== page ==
When the home opens to the public in mid-May, visitors will be able to visit one of four gallery spaces created in the home during its renovation for public use. The first exhibition will be, “Mementos: Jewelry of Life and Love from Historic New England,” featuring jewelry dating from the 1750s to the present. None of the Eustis family jewelry, however, will be part of the exhibition.

The interior design of the 1878 home could be described as a feast for the eyes. Nearly every available surface—from fireplace hearths and mantels to walls and ceilings—is either carved, stenciled or etched. Most of the designs depict scenes from nature. They were created by an army of artisans at the top of their fields during a design period at the end of the 1800s known as the aesthetic movement, which sought to elevate the status of all objects to works of art. The design philosophy was, according to Gittleman, “Why leave something simple when it can be decorative?”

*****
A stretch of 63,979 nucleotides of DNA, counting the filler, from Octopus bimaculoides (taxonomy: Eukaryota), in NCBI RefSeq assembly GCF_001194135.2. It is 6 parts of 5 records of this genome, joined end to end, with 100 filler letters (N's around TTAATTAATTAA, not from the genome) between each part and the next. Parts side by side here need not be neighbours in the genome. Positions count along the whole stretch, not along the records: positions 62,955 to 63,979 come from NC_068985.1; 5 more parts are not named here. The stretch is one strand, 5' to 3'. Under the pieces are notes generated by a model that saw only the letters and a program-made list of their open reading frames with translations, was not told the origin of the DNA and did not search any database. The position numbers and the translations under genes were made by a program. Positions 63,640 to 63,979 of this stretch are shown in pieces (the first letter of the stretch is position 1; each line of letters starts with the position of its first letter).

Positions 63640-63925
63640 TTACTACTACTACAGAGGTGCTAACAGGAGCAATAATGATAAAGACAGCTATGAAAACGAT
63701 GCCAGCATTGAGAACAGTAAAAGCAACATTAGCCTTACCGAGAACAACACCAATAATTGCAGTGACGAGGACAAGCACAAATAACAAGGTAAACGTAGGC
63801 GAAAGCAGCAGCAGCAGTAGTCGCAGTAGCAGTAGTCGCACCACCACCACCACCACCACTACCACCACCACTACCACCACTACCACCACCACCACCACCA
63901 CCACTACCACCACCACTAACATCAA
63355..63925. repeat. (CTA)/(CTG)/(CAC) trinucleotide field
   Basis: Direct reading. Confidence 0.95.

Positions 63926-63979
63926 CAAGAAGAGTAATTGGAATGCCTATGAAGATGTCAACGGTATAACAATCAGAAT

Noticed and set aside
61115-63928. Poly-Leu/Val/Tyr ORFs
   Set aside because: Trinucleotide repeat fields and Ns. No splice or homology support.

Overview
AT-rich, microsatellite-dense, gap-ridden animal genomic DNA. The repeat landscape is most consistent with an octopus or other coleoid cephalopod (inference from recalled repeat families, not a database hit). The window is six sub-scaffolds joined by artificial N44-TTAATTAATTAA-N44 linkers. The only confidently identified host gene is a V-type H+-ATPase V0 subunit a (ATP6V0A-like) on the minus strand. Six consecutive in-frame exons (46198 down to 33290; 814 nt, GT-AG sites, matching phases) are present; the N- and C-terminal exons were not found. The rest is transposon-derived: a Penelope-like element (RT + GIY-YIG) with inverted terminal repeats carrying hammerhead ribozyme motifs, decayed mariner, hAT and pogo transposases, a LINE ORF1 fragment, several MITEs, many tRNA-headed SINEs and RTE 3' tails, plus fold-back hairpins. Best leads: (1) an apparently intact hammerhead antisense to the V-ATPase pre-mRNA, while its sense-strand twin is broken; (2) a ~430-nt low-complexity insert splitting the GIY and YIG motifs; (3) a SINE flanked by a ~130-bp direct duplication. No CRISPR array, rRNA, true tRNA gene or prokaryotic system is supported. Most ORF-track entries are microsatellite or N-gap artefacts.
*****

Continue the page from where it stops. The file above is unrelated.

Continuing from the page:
The fireplace in the wood-paneled parlor is a perfect example of this. It is framed by a wood mantel festooned with carved wildflowers. The hearth is comprised of Spanish tiles decorated with various leaf motifs painted in sky blues, burnt oranges and emerald greens. One can speculate that when 30-year-old William Ellery Channing Eustis and his 28-year-old wife, Edith Hemenway Eustis, moved into the house in 1879 with their 1-year-old twin boys, they were attempting to guarantee that the family would have a warm refuge in the fireplace alcove—especially considering they went to the extra effort to install hot water pipes under the tiles. A sense of warmth is further evoked when looking up at the ceiling mural directly above the fireplace, which depicts a group of trees painted from the perspective of someone lying beneath fruit-laden branches.